Ah, New Years resolutions. We make them, break them, and keep coming back for more. Some avoid them altogether, while others dive headfirst into lofty goals and then face inevitable disappointment when their goals are impossible to meet.
2020 has been an exceptional year. As a self proclaimed optimist, I have struggled this year to see the bright side at times. Some of the most positive people I know have struggled this year. Realism looks like optimism in 2020. 2020, to be frank, was hard AF, for most people I know, and myself included.
Even though this year has been challenging, we haven’t lost faith. We are building our resiliency, even and especially in the moments of despair, where we may find ourselves wondering, what’s the point? When the world turns a corner, as it appears to be now, with the vaccine, a new year, a new US president, and financial relief for millions of Americans, perhaps all we’ve went through will help us appreciate the simple riches of daily life that much more.
If there’s something else 2020 taught us, it’s to manage our expectations, and appreciate the present moment. Life has proved, quite dramatically, that we don’t know what will or could happen at any given moment, and so ya better try to relish the one you’re in, because you truly never know.
With all that said, it’s been a fucking doozy of a year. A real clusterfuck. A shitstorm. So don’t fret if you haven’t made an extra six figures from your side hustle, or gotten into the best shape of your life, or mastered the art of banana bread. What we’ve just went through, and are collectively going through, is traumatic and exhausting. Cut yourself a little slack, and be gentle on yourself as we reflect on 2020 and welcome 2021.
And maybe most importantly, let’s learn from 2020 and manage our expectations. Appreciate the small wins, and the windows of peace.
New Years can be used as a tool for growth, and it’s the perfect clean slate. But there are a few tools I’ve learned over the years that help me stay on track with resolutions and goals in general, and they keep me accountable. If you don’t make your goals a part of your daily life and shift your mindset to meet them, you’ll probably eventually forget about them and slide back into your old habits.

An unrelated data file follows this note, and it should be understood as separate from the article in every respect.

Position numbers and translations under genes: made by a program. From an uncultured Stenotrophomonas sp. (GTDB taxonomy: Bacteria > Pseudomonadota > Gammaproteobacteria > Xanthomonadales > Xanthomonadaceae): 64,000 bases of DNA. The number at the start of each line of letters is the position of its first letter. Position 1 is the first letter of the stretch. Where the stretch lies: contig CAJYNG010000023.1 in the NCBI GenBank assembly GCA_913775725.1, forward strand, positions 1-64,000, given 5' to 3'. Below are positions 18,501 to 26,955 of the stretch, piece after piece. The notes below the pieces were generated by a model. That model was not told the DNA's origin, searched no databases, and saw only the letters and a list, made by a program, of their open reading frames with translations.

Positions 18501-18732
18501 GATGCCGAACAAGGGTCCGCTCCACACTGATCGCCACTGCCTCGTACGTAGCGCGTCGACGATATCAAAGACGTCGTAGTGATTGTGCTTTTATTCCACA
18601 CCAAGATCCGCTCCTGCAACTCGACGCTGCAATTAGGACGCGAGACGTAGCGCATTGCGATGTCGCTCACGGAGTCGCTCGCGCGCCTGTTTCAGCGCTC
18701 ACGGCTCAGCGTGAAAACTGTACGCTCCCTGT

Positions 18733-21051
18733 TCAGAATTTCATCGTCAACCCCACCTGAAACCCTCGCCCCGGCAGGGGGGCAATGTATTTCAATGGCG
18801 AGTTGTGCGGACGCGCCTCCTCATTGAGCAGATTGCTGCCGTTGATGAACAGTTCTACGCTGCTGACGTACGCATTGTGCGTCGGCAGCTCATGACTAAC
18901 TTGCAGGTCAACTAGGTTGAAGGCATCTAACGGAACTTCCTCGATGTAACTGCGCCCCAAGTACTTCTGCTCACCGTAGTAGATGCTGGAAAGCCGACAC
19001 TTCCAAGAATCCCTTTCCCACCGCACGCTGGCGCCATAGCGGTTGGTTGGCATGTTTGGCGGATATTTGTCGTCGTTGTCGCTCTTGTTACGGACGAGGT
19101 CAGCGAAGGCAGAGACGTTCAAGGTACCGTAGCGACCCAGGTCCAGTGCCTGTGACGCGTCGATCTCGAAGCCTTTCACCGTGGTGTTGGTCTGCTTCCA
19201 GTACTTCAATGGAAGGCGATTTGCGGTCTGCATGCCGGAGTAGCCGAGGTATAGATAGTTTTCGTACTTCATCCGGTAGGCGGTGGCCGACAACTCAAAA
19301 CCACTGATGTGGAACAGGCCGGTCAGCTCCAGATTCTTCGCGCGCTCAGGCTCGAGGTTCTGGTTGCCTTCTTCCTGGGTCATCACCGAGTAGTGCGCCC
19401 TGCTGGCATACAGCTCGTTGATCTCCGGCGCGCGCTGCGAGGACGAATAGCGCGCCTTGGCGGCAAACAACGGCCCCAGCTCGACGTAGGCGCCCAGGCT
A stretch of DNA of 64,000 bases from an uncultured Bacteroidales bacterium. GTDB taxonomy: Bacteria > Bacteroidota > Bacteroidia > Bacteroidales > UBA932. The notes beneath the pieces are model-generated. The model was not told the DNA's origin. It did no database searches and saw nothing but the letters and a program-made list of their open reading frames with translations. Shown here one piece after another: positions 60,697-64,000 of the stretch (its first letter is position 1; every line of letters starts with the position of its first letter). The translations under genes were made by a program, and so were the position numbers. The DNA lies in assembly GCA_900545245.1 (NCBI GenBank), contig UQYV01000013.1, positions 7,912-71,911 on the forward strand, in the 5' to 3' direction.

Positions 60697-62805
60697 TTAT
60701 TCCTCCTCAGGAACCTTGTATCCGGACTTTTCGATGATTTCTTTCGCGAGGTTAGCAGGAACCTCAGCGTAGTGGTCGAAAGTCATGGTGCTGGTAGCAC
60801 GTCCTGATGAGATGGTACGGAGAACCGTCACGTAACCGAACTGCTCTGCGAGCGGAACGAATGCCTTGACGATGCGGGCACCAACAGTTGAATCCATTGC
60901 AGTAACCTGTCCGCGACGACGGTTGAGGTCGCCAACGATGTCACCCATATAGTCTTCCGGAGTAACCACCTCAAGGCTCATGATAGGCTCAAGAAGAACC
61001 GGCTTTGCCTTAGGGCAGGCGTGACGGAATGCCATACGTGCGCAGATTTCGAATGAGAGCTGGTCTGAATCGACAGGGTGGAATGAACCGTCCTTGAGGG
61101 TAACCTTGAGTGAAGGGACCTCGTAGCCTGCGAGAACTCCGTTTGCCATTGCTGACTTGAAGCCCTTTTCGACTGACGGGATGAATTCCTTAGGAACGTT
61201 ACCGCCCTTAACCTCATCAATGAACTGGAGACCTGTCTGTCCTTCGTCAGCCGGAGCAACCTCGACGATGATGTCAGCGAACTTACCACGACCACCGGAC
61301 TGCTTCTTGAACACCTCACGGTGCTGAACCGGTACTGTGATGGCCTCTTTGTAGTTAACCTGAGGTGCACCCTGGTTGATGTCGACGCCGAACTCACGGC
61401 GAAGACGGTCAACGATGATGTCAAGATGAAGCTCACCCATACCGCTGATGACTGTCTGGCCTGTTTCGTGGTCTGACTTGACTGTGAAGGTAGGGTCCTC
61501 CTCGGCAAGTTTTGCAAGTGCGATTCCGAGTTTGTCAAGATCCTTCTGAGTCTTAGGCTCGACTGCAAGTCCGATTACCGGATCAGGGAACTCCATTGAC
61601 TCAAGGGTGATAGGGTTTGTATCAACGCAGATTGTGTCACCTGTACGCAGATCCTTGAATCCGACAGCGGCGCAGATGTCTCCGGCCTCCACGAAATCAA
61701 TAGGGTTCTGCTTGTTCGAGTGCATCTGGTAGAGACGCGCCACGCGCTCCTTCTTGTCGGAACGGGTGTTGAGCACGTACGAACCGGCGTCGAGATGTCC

So, how do you stick to your New Years resolutions?
These are Four Ways You can Keep Your New Years Resolutions and Accomplish Your Goals
Review your resolutions from 2020 if you wrote them down, or try to remember what you set out to do. I have a tendency to feel like I’m never doing enough, but reviewing my goals helps put things into perspective. Did I achieve everything I set out to do? No. Did I make progress than I realized? Absolutely. When you realize you’re still moving forward, it helps renew your commitment to your goals. We are often too close to our work to see how far we’ve come.
Taking a step back and reviewing what worked, what didn’t, how far we’ve come, and where we’d like to go next helps us stay on track, make a plan, and take the next steps.
Make a Best of List
Make a list of all the highlights from the year. You can write this down, or go through photos on your phone to jog your memory and make a digital photo journal, too. I do this every year and it always feels awesome. Our brains evolved to remember negative memories more clearly than positive ones as a survival mechanism, so when we look back on 2020 our memory might go, “Jesus Christ…” BUT if we actually think back to all the fun we managed to have, adventures we went on, connections still had, goals still accomplished, you’ll find that this year (or any year) was not all bad, and there’s still plenty to celebrate.